Protect Your Family

Wills & Halacha

Many people believe a Last Will and Testament is only for people with large estates.

Or they put off writing their will until some undetermined future day when they believe it will become appropriate to think about such matters.

But consider:

If you have minor children, who will be their guardians? If you do not have a will, you leave this life-altering decision — the most momentous one a parent can make — to the court.

(Seem unlikely? The recent custody battle over 6-year old Eitan Biran shows just how this nightmare scenario can play out, complete with charges of kidnapping against a grief-stricken grandparent.)

Even if you do not have minor children, without a will, your heirs will only be able to inherit your estate after probate, an often lengthy and expensive process, is complete. This is true even when the heir is a spouse.

Unless you leave a will, your surviving spouse may be left without access to any funds at all — even funds required for burial — until probate is complete.

You need a will, and the time to write it is long before that undetermined future day on which you will be prepared. The time to do it is now.

But that does not mean you can download a will from the Internet.

The Torah specifies a seder yerusha, a specific system of inheritance, that entitles the sons over the wife and daughters, and grants a firstborn son the right to a double portion of the estate.

This is different from secular law, as well as from the way most people choose to divide their assets. And therein lies the problem.

A will that has been constructed without regard to halacha puts everyone who inherits at risk.

Anyone who receives money outside the specifications of the seder yerusha — a widow, a daughter, a grandchild, a charitable organization that is the beneficiary of a bequest — opens themselves up to the concern that they have taken something they were not entitled to.

Moreover, in some cases, the rightful heirs attempt to wrest back their inheritance by taking the other inheritors to beis din. In a few of those cases, the litigants end up in secular court, which not only creates a chilul Hashem, but is also a violation of the Torah commandment that prohibits using secular courts to settle disputes.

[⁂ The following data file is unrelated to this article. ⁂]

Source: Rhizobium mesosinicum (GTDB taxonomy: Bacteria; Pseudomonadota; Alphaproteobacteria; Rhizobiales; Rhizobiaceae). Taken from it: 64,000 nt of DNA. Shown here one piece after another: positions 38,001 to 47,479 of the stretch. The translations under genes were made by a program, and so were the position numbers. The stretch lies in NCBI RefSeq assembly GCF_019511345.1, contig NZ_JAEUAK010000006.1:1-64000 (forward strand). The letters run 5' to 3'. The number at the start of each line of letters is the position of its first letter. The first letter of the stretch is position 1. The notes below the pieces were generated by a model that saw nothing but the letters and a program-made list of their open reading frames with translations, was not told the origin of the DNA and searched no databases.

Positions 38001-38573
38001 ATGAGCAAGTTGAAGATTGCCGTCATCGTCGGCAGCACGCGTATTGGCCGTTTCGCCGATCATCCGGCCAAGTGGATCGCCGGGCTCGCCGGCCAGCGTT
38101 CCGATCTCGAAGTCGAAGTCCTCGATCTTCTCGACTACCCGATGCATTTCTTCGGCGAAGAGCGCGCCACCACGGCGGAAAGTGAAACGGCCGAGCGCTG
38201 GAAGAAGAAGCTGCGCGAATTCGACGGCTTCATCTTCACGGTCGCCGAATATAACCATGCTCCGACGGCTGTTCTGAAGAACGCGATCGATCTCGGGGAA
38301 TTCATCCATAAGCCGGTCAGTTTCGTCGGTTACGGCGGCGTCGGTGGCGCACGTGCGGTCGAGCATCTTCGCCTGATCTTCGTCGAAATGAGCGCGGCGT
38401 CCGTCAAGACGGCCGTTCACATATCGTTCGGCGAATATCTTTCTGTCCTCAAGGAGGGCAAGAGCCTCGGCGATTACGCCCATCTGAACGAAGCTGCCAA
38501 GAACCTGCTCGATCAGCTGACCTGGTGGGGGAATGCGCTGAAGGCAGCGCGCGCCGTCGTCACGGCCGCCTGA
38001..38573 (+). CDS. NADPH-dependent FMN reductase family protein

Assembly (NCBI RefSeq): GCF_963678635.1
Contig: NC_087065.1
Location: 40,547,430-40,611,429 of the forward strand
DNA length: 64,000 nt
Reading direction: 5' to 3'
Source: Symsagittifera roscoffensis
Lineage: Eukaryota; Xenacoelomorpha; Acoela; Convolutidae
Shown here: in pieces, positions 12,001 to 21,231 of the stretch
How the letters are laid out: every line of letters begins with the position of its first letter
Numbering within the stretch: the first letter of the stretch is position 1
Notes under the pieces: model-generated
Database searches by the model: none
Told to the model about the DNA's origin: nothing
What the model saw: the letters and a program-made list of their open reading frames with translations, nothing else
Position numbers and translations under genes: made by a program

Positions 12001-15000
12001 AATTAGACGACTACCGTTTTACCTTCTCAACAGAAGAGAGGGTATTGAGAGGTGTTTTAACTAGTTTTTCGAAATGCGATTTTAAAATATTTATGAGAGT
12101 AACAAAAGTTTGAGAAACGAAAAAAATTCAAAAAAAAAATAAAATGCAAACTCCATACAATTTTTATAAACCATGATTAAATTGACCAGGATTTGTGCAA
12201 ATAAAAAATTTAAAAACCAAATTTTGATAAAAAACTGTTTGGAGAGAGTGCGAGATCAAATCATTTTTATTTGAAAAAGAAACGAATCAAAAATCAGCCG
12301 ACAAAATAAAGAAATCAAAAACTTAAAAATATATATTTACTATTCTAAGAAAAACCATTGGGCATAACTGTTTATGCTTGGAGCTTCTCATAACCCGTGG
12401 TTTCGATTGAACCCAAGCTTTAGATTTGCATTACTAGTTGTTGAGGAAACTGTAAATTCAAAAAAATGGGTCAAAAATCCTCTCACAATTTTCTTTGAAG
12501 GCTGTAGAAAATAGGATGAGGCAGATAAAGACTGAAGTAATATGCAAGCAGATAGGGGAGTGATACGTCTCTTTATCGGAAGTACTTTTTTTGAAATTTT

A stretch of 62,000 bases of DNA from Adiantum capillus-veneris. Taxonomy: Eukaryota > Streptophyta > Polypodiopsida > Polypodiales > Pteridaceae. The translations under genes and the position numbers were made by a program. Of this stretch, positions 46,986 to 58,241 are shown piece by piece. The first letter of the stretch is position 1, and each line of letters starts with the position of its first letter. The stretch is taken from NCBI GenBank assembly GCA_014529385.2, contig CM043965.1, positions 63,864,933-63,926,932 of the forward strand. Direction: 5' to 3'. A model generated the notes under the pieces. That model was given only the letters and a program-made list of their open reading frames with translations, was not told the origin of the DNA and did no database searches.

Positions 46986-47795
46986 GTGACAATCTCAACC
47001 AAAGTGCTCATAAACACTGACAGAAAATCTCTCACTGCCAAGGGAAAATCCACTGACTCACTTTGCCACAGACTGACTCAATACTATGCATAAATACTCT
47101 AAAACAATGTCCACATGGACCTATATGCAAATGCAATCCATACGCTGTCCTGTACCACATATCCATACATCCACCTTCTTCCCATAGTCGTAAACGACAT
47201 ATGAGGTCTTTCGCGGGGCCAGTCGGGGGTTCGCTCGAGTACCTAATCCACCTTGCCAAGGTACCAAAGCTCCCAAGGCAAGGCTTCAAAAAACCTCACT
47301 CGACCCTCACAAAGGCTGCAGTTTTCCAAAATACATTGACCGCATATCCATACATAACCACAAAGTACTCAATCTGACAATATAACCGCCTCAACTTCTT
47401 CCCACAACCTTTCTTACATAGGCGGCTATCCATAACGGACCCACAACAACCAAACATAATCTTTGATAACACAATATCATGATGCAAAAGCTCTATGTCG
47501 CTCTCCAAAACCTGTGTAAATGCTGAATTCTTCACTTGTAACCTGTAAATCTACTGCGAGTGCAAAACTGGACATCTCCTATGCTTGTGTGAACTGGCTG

Even in less outrageous situations, disagreements over an estate are not uncommon, and if one side has a possible halachic claim, it adds extra stress to an already tense situation.

All this because someone wanted to make their family’s lives easier after their passing but didn’t know how.

There are halachic ways to distribute an estate to people other than the halachic heirs. And it is no modern invention. It dates back to at least the mid-16th century, when the Rama wrote about the custom of giving daughters a portion of an estate through a halachically sanctioned document called a shtar chatzi zachar.

According to one account,1 Rav Akiva Eiger gave his daughter a full portion of his estate at her wedding to the Chatam Sofer using a shtar zachar shalem.

Such documents are often used today to allow distribution of an estate to include people other than the halachic heirs. However, the method comes with significant caveats.

It might be required to distribute a portion of the estate according to Torah law.

And which particular document you should use depends on other circumstances. There are, in fact, at least five different documents that can effect this change.

So which document should you use?

It’s a complex question with a simple answer: Ask your rav. He is the person best equipped to guide you, either by giving you the proper document, or by referring you to a lawyer who will draw up a will in the proper way.

Don’t have a rav? Use one of the resources below.

Make a commitment to writing your will, and ask your rav how to ensure it is in accordance with halacha, given your specific circumstances.


See our resources below for help.


Bais Horaah Eitz Chaim

Beth Din of America

Rabbinical Council of America


Mechon L'Horaya Halacha Hotline

In addition to asking a question, you can also request a copy of Making a Will the Jewish Way, a booklet published by the Mechon L’Horaya.


The Institute of Halacha at the Star-K



Odenu’s mission is to normalize estate planning and discussions and make them happen earlier so that death draws family closer together, not further apart. Guidance and a free estate planning guide are available at


Wills in Accordance with Halacha18:39

Rabbonim explain the need for wills. Drama exploring the fallout when a will is not written.


Dayan Cohen serves on the Beit Din Ahavat Shalom of Rav Yaakov Hillel, in Jerusalem; and is the author of Pure Money: A Straightforward Guide to Jewish Monetary Law.

Issues that can arise when a will is not written in accordance with halacha


Rabbi Yosef Viener is the rav of Kehillas Sha’ar HaShamayim in Monsey, NY, and author of Contemporary Questions in Halachah and Hashkafah.


Rabbi Ari Marburger

A 42-page booklet offering a clear and comprehensive explanation of the halachic issues regarding estate planning and wills. Includes extensive footnotes, with mar’ei mekomos.

Kuntres M'Dor L'Dor

Rabbi Feivel Cohen

A sefer in Hebrew and English. Includes forms for use in drafting a halacha-compliant will.

Torah Sources

Estate Planning

A series of articles, published by The Torah Academy of Bergen County, covering a broad range of estate planning topics.

Rabbi Jachter sits on the Beis Din of Elizabeth, New Jersey
Martin M. Shenkman is the principal of Shenkman Law